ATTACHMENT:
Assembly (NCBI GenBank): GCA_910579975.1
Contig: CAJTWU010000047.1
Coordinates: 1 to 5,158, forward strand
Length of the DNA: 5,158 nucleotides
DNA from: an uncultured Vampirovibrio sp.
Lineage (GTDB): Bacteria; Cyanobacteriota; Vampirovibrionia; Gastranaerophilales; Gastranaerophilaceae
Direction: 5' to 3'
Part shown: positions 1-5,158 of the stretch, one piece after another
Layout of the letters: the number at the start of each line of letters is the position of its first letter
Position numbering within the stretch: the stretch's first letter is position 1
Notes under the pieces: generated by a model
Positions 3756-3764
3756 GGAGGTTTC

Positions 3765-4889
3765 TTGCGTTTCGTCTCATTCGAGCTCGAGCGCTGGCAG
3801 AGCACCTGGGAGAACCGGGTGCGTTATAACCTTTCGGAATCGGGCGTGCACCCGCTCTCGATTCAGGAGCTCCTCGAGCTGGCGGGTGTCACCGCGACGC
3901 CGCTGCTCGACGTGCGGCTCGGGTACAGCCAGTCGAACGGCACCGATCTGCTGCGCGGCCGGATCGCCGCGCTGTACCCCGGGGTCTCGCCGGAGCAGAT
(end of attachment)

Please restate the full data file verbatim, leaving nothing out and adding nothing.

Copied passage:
Assembly (NCBI GenBank): GCA_910579975.1
Contig: CAJTWU010000047.1
Coordinates: 1 to 5,158, forward strand
Length of the DNA: 5,158 nucleotides
DNA from: an uncultured Vampirovibrio sp.
Lineage (GTDB): Bacteria; Cyanobacteriota; Vampirovibrionia; Gastranaerophilales; Gastranaerophilaceae
Direction: 5' to 3'
Part shown: positions 1-5,158 of the stretch, one piece after another
Layout of the letters: the number at the start of each line of letters is the position of its first letter
Position numbering within the stretch: the stretch's first letter is position 1
Notes under the pieces: generated by a model
Positions 3756-3764
3756 GGAGGTTTC

Positions 3765-4889
3765 TTGCGTTTCGTCTCATTCGAGCTCGAGCGCTGGCAG
3801 AGCACCTGGGAGAACCGGGTGCGTTATAACCTTTCGGAATCGGGCGTGCACCCGCTCTCGATTCAGGAGCTCCTCGAGCTGGCGGGTGTCACCGCGACGC
3901 CGCTGCTCGACGTGCGGCTCGGGTACAGCCAGTCGAACGGCACCGATCTGCTGCGCGGCCGGATCGCCGCGCTGTACCCCGGGGTCTCGCCGGAGCAGAT